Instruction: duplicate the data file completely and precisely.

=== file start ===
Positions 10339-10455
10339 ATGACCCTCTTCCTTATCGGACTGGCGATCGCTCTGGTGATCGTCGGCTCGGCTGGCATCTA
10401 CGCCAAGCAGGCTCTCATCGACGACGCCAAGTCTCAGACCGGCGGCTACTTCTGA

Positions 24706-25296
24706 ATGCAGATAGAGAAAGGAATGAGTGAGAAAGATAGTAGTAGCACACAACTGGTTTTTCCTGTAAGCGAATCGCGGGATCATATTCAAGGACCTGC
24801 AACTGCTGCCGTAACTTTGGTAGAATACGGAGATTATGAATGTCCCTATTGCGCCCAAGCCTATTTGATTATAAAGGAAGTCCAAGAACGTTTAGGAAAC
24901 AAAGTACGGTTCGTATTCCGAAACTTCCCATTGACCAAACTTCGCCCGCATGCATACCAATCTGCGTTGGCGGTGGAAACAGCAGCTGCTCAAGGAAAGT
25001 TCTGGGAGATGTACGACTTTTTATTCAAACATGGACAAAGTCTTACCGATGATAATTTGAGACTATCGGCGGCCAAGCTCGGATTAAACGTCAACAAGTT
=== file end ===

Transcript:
Positions 10339-10455
10339 ATGACCCTCTTCCTTATCGGACTGGCGATCGCTCTGGTGATCGTCGGCTCGGCTGGCATCTA
10401 CGCCAAGCAGGCTCTCATCGACGACGCCAAGTCTCAGACCGGCGGCTACTTCTGA

Positions 24706-25296
24706 ATGCAGATAGAGAAAGGAATGAGTGAGAAAGATAGTAGTAGCACACAACTGGTTTTTCCTGTAAGCGAATCGCGGGATCATATTCAAGGACCTGC
24801 AACTGCTGCCGTAACTTTGGTAGAATACGGAGATTATGAATGTCCCTATTGCGCCCAAGCCTATTTGATTATAAAGGAAGTCCAAGAACGTTTAGGAAAC
24901 AAAGTACGGTTCGTATTCCGAAACTTCCCATTGACCAAACTTCGCCCGCATGCATACCAATCTGCGTTGGCGGTGGAAACAGCAGCTGCTCAAGGAAAGT
25001 TCTGGGAGATGTACGACTTTTTATTCAAACATGGACAAAGTCTTACCGATGATAATTTGAGACTATCGGCGGCCAAGCTCGGATTAAACGTCAACAAGTT